Evolution of De Novo, Is it Your Pathway to Market?

Evolution of De Novo, Is it Your Pathway to Market?

Imagine, for the last five years you have worked to design a new, low-risk medical device and you are now ready to submit a 510(k) to the FDA for market approval. You do your due diligence to demonstrate the safety and effectiveness of your device by proving substantial equivalence to a predicate device. However, no such predicate device exists. What do you do? If this was 1996, your device would automatically be classified as a Class III device, requiring Premarket Approval (PMA). The PMA submission will require you to submit a multitude of data to the FDA, including the device description, intended use, nonclinical and clinical studies, case report forms, manufacturing methods, labeling, etc. [1]. It has been reported that high-risk PMA costs average $94 million, with 80% of the cost attributed to FDA-related activities [2]. To keep your cool, you remind yourself that your device is low-risk, it couldn’t possibly cost $94 million to bring to market. However, the PMA application fee could cost up to $200,000 and the rule of thumb price of PMA submission is $1-2 million [3]. Before you toss in the towel, consider the de novo process first created by the FDA in 1997 and revised in 2012.

In 1997, the FDA’s Modernization Act (FDAMA) introduced the de novo process as an alternate pathway to market for low to moderate risk devices with no substantially equivalent devices, receiving automatic Class III classification, and requiring PMA submission. However, the initial form of the de novo process was complicated, involving several steps and a 60-day review period. In 2010, it was reported that an average of 480 days elapsed between the initial 510(k) submission to final review of the de novo application, with 241 of those days spent reviewing the de novo application [4]. Despite the efforts of the FDA to give manufacturers an alternative to automatic Class III classification and PMA submission, the arduous process of the original de novo pathway left it as the road less traveled. From 1997 to 2012, only 80 de novo petitions were approved, corresponding to a rate of approximately 5 per year [4].

In July 2012, the FDA’s Safety and Innovation Act (FDASIA) created a new, direct de novo process [5]. The direct de novo process allows manufacturers to bypass submitting an initial 510(k) and having it declared non-substantially equivalent (NSE). Instead, manufacturers can submit a direct de novo petition, providing the FDA with enough information to show the device is safe and effective. The De Novo Classification Process draft guidance released in August 2014 contains an attachment detailing what should be included in a de novo submission. The submission should include the device description, recommended classification with justification, risks and benefits of the device, and general and special controls that would provide reasonable assurance of safety and effectiveness [6]. An additional benefit of the direct de novo process is its 120-day review period, which significantly reduces the waiting time manufacturers faced in the original de novo process.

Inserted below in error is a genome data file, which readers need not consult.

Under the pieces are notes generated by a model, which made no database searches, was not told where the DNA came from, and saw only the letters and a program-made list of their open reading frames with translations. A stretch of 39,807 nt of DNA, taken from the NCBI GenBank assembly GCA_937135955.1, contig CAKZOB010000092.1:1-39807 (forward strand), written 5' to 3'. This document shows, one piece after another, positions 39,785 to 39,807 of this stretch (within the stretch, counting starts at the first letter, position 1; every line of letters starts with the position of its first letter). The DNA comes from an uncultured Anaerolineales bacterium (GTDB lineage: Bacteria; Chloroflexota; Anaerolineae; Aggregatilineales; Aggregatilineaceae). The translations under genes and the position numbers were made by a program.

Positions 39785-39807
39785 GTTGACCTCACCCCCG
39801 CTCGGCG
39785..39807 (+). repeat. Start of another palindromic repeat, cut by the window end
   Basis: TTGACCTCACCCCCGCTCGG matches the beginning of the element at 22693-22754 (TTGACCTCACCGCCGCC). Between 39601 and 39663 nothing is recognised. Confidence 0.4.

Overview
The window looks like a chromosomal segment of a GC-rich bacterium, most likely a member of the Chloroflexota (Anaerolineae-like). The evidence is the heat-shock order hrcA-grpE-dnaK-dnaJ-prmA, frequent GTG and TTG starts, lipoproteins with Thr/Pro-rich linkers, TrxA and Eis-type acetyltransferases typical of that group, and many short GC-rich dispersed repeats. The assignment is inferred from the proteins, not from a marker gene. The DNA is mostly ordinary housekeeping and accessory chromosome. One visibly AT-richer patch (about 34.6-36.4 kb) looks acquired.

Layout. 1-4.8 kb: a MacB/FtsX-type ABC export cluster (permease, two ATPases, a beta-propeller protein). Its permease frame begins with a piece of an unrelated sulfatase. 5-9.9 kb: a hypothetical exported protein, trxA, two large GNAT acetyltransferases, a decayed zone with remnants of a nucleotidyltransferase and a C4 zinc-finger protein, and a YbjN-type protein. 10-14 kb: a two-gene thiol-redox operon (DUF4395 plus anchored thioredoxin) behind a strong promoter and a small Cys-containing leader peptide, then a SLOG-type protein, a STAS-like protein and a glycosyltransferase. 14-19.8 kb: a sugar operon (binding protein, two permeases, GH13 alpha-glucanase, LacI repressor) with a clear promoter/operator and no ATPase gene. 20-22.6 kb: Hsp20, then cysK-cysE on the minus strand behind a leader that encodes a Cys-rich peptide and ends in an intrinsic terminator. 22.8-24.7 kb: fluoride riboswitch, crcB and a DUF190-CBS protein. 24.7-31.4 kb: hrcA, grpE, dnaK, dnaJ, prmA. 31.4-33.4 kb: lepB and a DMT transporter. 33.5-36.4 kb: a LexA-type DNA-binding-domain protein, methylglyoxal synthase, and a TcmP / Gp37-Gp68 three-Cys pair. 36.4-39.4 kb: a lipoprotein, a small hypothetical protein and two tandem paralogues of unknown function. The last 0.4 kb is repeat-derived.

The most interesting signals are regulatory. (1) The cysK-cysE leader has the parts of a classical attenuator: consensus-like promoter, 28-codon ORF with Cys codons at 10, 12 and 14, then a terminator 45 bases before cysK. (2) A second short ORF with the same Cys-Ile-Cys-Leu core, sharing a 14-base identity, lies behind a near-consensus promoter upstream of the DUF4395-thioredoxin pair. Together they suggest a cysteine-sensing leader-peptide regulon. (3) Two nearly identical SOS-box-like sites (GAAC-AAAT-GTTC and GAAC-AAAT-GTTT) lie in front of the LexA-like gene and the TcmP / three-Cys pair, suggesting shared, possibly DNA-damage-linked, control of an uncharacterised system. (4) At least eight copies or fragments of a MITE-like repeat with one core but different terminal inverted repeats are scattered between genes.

In addition to easing the pathway to market by developing the direct de novo process, the FDA is encouraging manufacturers to submit a Pre-Submission (Pre-Sub) to receive FDA feedback prior to filing a de novo petition. The aim of Pre-Sub is to allow manufacturers to obtain a preliminary perspective on regulatory controls necessary to provide reasonable assurance of safety and effectiveness, as well as insight on evidence required to support the de novo petition [6]. Pre-Sub will optimize time and money spent on collecting evidence to support device safety and effectiveness, and ease FDA’s review of the de novo petition. The direct de novo process has encouraged manufacturers to take advantage of this alternative to automatic Class III classification. In 2013, 19 de novo petitions were approved, which is almost four times the annual approval rate in 1997-2012 [7].

The de novo pathway is in place to aid manufacturers of innovative low to moderate risk devices in bringing their products to market. However, deciding whether or not to take the de novo path, and which de novo process is best for your device is not an easy task. Remember, the best defense is a good offense, utilize the draft guidance released in 2014 and consider submitting a Pre-Sub to work with FDA as you go through the process.


  1. PMA Application Methods. FDA. 2015. Available from: http://www.fda.gov/MedicalDevices/DeviceRegulationandGuidance/HowtoMarketYourDevice/PremarketSubmissions/PremarketApprovalPMA/ucm048168.htm.
  2. Staff, M. Medical device makers spend millions to meet FDA rules, study finds. 2010. Available from: http://medcitynews.com/2010/11/medical-device-makers-spend-millions-to-meet-fda-rules-study-finds/.
  3. Garner, M., Neuman, G. How to Manage Regulatory Issues and get FDA Approvals. New World Regulatory Solutions, Inc. Available from: http://www.newworldreg.com/slideshow.pdf.
  4. Drues, M. Secrets Of The De Novo Pathway, Part 1: Why Aren’t More Device Makers Using It? Med Device Online. 2014. Available from: http://www.meddeviceonline.com/doc/secrets-of-the-de-novo-pathway-part-why-aren-t-more-device-makers-using-it-0001.
  5. New Section 513(f)(2) – Evaluation of Automatic Class III Designation, Guidance for Industry and CDRH Staff, FDA, Editor. 2014, CDER.
  6. De Novo Classification Process (Evaluation of Automatic Class III Designation), FDA, Editor. 2014, CDER.
  7. Gaffney, A. FDA Approving New High-Risk Devices at Fastest Pace in Last Decade, Report Finds. 2014. Available from: http://www.raps.org/Regulatory-Focus/News/2014/10/23/20616/FDA-Approving-New-High-Risk-Devices-at-Fastest-Pace-in-Last-Decade-Report-Finds/.
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